(Review) Bird Box Barcelona: A Thrilling Spanish Twist on the Netflix Horror Genre
• Bird Box: Barcelona takes the classic sci-fi horror genre to the streets of Barcelona with a unique twist.
• Mario Casas’ portrayal of Sebastian, a devoted father struggling to protect his daughter, is captivating.
• This fresh take on horror focuses not on those hiding indoors but on the unhinged individuals who roam the streets and tempt others to open their eyes and embrace death.
• Unfortunately, delving into Sebastian’s mental state through flashbacks was used more as a narrative convenience than an exploration of grief and loss.
• Àlex and David Pastor introduce an intriguingly evil concept but fail to commit fully; this hesitation raises questions about why they made the movie in the first place.
• Despite its flaws, Bird Box Barcelona still intrigues with its Spanish flair and captivating premise.
Get ready to be captivated once again as the Pastor brothers transport the sci-fi dystopia of Bird Box to the vibrant streets of Barcelona. In this sequel to Susanne Bier’s popular 2018 film, the premise remains the same: a parent and child must navigate a world plagued by mysterious entities that induce suicidal urges when looked upon.
In Bird Box: Barcelona, Mario Casas portrays Sebastián, a devoted father who goes to extreme lengths to protect his daughter, Anna (Alejandra Howard). The film opens with the duo wandering through a post-apocalyptic Barcelona, eventually finding refuge with a group of survivors in an abandoned bus shelter.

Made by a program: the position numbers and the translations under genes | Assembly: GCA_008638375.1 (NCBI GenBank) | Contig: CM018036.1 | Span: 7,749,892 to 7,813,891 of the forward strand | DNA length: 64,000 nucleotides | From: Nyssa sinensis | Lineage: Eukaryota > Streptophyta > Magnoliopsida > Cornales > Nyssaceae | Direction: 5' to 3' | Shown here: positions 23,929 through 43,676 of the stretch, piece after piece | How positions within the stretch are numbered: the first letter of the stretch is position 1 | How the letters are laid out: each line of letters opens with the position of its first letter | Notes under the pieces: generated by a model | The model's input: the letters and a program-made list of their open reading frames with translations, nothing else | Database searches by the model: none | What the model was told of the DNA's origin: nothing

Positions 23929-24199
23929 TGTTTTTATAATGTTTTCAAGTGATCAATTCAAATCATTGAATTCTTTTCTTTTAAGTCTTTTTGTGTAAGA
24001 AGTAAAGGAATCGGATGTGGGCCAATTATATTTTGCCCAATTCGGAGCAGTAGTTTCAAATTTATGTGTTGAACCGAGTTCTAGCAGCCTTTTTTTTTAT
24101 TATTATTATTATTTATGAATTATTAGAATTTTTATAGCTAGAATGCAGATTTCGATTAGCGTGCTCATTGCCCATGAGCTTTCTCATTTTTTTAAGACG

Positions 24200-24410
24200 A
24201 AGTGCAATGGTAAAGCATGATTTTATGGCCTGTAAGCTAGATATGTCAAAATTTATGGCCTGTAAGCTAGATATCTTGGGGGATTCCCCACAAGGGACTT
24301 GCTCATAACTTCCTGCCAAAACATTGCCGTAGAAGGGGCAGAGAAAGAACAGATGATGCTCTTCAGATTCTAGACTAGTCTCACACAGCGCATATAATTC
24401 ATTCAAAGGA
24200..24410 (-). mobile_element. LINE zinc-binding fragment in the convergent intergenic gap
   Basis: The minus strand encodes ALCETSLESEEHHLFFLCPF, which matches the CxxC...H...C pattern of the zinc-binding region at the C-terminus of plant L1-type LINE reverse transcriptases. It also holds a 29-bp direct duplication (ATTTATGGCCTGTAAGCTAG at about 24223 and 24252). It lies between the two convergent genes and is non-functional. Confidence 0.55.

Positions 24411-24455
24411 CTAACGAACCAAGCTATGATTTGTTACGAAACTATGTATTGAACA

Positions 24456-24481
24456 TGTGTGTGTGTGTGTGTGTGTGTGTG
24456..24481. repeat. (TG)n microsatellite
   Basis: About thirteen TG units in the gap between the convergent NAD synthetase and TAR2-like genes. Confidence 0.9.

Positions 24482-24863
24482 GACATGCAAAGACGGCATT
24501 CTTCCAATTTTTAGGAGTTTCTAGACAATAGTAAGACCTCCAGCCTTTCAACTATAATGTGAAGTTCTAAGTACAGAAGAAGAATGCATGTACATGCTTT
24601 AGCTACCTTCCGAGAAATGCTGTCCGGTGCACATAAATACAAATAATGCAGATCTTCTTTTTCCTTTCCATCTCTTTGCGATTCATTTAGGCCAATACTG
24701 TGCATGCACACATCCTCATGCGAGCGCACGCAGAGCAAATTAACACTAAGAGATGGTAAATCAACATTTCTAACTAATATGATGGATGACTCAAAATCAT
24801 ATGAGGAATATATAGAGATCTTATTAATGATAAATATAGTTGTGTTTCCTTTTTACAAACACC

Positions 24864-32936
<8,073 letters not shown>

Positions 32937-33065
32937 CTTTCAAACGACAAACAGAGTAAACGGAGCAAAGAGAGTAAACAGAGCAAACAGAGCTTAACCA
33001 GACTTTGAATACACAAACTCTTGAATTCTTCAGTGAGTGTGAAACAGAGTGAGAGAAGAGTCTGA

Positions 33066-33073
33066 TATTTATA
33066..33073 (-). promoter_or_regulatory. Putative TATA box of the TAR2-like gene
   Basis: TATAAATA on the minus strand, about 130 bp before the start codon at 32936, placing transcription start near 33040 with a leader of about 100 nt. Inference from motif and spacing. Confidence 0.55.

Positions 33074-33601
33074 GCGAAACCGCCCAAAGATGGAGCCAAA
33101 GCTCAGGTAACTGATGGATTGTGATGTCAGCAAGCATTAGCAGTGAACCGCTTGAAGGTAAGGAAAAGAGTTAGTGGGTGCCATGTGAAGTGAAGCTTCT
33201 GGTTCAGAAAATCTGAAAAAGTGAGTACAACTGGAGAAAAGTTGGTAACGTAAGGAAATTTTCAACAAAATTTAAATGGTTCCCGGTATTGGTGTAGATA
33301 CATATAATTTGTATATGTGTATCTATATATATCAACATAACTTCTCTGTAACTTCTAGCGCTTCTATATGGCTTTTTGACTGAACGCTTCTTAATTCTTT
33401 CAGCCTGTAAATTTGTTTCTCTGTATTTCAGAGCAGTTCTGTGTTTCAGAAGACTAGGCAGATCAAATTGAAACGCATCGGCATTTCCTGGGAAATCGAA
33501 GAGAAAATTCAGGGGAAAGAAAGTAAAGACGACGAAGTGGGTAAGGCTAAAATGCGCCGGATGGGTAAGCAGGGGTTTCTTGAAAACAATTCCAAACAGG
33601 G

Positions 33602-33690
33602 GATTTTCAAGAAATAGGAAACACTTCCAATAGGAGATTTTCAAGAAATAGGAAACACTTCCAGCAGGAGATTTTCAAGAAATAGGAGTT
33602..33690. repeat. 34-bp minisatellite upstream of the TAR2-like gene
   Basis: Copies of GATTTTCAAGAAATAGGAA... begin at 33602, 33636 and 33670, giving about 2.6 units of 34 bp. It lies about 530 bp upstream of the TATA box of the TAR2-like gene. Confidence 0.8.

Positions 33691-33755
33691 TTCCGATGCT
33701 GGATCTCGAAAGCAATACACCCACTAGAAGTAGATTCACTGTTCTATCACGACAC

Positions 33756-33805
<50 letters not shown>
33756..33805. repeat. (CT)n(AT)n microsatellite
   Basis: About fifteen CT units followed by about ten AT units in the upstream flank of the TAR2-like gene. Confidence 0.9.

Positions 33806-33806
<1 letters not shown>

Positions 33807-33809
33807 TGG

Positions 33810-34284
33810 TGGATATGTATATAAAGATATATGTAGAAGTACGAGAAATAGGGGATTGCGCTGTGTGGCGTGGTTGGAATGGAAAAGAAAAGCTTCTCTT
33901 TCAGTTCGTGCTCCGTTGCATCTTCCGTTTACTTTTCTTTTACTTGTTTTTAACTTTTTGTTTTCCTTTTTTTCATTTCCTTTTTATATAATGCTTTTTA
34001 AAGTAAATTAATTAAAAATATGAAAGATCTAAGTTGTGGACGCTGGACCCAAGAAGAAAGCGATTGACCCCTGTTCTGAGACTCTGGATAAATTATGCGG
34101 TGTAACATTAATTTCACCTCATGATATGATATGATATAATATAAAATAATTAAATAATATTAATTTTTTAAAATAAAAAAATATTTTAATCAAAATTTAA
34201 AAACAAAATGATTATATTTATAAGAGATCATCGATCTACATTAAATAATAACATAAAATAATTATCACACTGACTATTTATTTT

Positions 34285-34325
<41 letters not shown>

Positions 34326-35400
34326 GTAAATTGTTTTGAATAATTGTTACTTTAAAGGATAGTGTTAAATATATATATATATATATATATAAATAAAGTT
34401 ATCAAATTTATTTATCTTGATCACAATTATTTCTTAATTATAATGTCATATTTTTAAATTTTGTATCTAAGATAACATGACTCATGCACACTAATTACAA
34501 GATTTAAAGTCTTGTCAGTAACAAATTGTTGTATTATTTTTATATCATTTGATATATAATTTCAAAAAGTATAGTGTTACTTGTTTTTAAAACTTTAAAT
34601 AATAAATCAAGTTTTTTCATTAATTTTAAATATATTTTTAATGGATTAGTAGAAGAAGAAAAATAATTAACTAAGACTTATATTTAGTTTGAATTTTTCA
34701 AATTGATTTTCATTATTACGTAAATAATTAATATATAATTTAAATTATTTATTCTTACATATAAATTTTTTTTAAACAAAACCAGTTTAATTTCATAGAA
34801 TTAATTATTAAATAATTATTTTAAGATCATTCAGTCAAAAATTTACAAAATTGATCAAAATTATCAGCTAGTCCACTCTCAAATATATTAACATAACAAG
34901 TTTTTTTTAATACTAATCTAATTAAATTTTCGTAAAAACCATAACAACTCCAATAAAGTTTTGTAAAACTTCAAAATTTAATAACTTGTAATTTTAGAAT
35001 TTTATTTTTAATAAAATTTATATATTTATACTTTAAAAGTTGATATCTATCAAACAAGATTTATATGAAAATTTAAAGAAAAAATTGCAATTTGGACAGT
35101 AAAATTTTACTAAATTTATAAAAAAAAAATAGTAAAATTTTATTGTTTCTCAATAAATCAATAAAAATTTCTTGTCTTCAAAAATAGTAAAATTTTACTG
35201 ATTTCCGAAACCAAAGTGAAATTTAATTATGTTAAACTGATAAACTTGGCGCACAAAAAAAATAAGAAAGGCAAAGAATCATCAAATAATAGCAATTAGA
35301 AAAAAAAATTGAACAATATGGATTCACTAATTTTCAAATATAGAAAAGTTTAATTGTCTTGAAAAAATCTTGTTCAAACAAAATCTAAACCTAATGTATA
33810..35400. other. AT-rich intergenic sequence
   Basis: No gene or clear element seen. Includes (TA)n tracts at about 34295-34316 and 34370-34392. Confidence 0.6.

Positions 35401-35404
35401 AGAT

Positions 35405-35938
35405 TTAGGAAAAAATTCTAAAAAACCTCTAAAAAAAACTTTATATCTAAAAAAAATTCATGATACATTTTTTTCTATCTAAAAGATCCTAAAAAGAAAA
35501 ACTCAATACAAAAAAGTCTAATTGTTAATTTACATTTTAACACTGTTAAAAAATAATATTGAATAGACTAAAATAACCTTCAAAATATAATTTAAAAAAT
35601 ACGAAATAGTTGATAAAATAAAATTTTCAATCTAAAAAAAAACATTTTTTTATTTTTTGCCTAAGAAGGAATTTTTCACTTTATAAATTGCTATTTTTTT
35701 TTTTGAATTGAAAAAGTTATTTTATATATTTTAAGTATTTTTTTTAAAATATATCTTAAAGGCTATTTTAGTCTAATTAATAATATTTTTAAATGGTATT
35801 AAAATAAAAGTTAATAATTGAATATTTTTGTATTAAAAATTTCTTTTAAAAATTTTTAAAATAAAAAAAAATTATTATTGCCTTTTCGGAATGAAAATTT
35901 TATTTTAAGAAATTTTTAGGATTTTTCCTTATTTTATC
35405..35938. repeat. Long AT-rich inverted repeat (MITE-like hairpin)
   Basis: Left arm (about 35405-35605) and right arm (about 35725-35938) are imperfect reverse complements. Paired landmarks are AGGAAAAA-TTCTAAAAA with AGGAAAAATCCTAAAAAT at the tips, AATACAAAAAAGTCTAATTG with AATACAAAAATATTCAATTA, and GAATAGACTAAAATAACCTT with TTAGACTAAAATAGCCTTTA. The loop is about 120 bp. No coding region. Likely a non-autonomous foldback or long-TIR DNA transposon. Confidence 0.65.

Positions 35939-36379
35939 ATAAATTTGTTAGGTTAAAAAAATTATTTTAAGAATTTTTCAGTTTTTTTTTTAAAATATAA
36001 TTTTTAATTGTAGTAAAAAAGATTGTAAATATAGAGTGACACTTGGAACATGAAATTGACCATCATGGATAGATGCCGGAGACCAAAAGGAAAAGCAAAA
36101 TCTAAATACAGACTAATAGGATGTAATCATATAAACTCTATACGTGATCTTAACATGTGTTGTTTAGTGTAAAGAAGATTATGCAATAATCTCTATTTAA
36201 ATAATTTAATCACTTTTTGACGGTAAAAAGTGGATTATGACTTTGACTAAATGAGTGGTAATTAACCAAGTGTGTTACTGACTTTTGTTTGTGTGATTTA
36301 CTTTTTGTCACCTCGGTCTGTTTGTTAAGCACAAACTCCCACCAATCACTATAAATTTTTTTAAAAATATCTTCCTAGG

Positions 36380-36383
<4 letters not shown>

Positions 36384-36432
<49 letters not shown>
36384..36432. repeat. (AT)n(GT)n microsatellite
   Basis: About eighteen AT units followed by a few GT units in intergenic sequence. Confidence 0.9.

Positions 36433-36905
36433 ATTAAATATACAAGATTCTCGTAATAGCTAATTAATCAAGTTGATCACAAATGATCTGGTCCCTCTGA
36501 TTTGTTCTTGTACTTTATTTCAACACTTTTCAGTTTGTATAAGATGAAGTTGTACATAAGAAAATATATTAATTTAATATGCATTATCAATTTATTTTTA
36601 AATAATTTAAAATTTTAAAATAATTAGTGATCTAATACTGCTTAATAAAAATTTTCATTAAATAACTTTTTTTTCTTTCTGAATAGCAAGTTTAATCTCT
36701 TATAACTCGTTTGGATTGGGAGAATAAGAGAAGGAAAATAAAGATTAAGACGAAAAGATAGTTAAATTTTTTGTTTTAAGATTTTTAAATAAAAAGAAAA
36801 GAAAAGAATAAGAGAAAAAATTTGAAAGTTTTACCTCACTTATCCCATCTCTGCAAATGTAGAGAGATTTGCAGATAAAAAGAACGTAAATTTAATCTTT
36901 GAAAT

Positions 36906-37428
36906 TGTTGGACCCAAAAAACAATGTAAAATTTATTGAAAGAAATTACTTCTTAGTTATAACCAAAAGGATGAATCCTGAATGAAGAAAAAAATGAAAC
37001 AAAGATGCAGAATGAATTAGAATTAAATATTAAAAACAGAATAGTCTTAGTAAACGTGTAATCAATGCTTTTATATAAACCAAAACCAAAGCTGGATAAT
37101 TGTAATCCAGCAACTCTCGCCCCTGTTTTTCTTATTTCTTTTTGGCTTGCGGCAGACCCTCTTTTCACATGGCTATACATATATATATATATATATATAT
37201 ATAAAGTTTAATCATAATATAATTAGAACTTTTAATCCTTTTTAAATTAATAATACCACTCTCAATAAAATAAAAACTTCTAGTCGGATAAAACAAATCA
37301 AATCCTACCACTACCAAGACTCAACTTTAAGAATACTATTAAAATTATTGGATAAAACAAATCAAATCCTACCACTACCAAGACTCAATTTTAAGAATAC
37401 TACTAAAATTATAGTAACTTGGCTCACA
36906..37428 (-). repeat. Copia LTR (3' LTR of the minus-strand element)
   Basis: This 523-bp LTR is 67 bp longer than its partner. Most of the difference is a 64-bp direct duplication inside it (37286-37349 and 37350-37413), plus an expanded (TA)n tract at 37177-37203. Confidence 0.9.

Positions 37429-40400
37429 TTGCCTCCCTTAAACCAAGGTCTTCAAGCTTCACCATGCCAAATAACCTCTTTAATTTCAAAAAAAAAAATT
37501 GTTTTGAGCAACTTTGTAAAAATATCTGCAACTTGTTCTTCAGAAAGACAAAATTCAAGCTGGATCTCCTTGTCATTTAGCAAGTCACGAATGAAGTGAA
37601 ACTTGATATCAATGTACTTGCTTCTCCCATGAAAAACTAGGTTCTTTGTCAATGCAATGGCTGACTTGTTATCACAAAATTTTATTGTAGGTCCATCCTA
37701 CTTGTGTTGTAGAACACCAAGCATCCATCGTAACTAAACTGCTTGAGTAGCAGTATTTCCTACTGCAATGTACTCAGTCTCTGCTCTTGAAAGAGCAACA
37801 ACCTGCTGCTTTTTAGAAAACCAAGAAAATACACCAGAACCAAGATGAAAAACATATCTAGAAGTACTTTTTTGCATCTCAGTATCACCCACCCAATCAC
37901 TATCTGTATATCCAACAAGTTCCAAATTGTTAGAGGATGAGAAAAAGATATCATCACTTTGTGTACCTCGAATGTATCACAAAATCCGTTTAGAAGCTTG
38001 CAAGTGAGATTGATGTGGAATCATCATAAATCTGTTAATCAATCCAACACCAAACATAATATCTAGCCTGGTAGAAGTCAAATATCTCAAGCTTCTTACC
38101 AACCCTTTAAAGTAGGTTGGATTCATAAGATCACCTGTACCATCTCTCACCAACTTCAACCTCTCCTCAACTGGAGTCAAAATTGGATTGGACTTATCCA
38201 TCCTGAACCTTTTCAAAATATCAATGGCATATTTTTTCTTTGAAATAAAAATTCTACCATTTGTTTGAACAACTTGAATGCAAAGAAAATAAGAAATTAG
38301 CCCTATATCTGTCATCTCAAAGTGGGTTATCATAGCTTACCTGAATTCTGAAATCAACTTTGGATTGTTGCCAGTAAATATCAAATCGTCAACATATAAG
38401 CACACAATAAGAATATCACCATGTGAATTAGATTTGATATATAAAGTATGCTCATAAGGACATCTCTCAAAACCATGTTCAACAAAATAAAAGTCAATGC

However, this film takes a fascinating twist, focusing not on the victims hiding indoors but on the unhinged individuals who roam the streets, compelling others to open their eyes and embrace death. This fresh perspective adds an unexpected element to the horror genre.
While the film initially shows promise, delving into the origins of Sebastián’s mental state through flashbacks, it unfortunately falls short of its potential. The exploration of grief and loss becomes more of a narrative convenience, and Sebastián’s murderous actions lack creativity and surprises.
Writer-directors Àlex and David Pastor introduce an intriguingly evil concept but fail to commit it fully. They handle the subject matter with a seriousness that limits their ability to fully engage the audience with the twisted psychology of the protagonist. As a result, the film feels incomplete and lacking in thrills.
The best genre films, like Hitchcock’s Psycho, challenge the audience by forcing them to sympathize with the monster. The Pastors may shy away from fully embracing this approach as they attempt to redeem the character of Sebastián. This hesitation raises the question of why they even made the movie in the first place.
Bird Box Barcelona offers a unique take on the horror genre but needs to catch up to its potential. Despite its flaws, the film still intrigues with its Spanish flair and captivating premise.